Steve Krug is the author of the book Don’t Make Me Think. He’s rewritten the book three times, and so far, it’s sold over 600,000 copies.  During the interview, I got into why he decided to rewrite the book several times and how the book helped him build a business around writing technical non-fiction for his audience.  Steve also talks to me about what he’s up to these days and gives some valuable tips for overcoming problems in the creative process like procrastination and writer’s block.  Listening to Steve is reassuring as it shows that writers of all levels have issues with procrastination and motivation.  In this episode, we discuss: The best approach for setting up a new website todayHow Steve came to write his bookWhat Steve is writing todayUsing the Getting Things Done methodology How procrastination has been an ongoing problem for SteveThe books that have significantly influenced him.Resources: Don't Make Me ThinkSensibleGetting Things DoneSteve on TwitterSupport the show
How Writers and Content Publishers Can Use AI Content Generation with James Scherer
As a writer, you may be concerned that AI writing tools will replace you. The answer is no, at least not just yet.  I've tested multiple tools, and while they're helpful and save time, they won't help if you are writing something complex or requiring creativity or in-depth research.  What they can do is help overcome problems like writer's block. They can help you figure out topics you need to cover in your articles and content. They can also help you develop headlines, meta descriptions, and other elements that you should include to help your content rank.  Now, I wanted to catch up with someone who is an expert on the topic, and so in this episode, I talked to James Scherer, the VP of Growth at Codeless.  In the first half of the interview, we talk about James's SEO approach and recommendations for somebody who is starting a site from scratch and his approach to link building.  In the second half of the interview, we get into AI, and James provides some practical tips which will help you get started using AI as part of your writing or content publishing workflow.  In this episode, we discuss: Is it too late to start content marketingHow to speed up results from content marketingHow to start a content site from scratchWhen should you introduce AI tools into your content marketingTips for trying AI software for the first timeResources: the show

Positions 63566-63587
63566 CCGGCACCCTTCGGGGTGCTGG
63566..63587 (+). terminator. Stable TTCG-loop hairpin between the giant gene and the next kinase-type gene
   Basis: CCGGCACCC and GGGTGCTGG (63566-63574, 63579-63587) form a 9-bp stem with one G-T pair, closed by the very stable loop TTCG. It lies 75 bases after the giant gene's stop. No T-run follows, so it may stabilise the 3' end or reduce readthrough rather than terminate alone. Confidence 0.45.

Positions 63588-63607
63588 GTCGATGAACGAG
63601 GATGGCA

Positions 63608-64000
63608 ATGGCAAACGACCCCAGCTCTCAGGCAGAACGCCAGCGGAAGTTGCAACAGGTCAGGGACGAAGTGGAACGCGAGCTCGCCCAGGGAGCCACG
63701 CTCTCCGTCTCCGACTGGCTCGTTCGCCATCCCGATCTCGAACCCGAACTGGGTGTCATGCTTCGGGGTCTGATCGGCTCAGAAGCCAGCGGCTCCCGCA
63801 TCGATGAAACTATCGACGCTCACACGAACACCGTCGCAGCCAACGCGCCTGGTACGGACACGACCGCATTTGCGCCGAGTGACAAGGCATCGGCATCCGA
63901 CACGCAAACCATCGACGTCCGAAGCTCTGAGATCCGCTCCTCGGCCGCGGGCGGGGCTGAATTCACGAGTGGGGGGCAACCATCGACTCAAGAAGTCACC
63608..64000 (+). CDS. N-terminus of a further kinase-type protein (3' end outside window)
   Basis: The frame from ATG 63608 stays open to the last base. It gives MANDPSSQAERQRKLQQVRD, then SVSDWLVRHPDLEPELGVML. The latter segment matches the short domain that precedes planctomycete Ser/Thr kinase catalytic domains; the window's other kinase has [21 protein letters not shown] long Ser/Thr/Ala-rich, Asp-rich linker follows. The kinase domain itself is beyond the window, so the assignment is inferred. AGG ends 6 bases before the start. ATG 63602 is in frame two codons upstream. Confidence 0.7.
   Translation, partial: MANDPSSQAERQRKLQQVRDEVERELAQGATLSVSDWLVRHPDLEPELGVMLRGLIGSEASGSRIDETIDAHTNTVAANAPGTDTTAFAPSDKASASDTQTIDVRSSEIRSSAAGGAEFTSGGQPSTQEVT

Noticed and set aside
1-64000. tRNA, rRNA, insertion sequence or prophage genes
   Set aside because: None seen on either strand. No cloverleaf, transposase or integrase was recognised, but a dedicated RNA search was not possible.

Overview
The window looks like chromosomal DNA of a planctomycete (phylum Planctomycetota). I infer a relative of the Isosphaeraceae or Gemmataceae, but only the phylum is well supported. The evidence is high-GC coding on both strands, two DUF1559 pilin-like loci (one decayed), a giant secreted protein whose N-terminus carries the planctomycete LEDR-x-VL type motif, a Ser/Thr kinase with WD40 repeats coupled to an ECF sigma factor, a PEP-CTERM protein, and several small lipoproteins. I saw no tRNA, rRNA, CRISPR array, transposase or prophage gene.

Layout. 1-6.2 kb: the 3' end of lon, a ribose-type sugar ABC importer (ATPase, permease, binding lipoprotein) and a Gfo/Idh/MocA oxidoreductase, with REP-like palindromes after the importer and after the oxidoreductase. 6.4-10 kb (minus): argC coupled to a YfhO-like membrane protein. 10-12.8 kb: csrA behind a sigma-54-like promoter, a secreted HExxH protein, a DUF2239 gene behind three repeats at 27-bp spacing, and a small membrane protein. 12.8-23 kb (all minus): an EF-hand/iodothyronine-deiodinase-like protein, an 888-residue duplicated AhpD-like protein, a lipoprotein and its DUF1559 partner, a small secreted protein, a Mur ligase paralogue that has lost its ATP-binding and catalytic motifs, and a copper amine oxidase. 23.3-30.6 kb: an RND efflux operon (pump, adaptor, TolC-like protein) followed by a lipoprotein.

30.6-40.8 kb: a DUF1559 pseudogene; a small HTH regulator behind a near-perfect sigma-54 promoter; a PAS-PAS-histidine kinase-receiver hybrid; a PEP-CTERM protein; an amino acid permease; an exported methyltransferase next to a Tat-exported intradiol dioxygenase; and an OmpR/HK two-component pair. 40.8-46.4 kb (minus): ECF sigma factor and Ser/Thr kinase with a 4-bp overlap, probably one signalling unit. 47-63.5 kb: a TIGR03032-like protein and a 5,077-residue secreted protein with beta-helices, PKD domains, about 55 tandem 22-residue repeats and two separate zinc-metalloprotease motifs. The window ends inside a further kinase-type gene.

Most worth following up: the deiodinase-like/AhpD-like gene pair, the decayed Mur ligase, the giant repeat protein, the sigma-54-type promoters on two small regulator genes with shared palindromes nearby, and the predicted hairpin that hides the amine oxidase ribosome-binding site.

NFTS for Writers or Are They a Scam? With Jessica Artemisia
Jessica Artemisia Mathieu is a sci-fi, fantasy author and digital marketing agency owner. She's also the creator of The Sovereigntii, which uses NFTs on blockchain as a new form of storytelling, community, and income. Jessica is one of the few writers I've talked to so far who's successfully using NFT as part of her writing career. I wanted to find out how she's doing it and how writers can get involved today. My key takeaway from talking to Jessica is that we're still incredibly early, so if you find some of the language, terminology, and steps to buying NFTs confusing, don't worry, you're not alone. But now's a good time to learn about the space because NFTs are here to stay for creatives. And it'll be interesting to see how writers and authors use NFTs in future years to connect with their fans and readers. In this episode, we discuss: How to create an NFT based on a piece of writingHow NFTs are opening the door for artists worldwideAre NFTs expensive and what are the alternatives?Why do NFT creators use pseudonyms?Keeping yourself safe in the NFT spaceResources HEN Support the show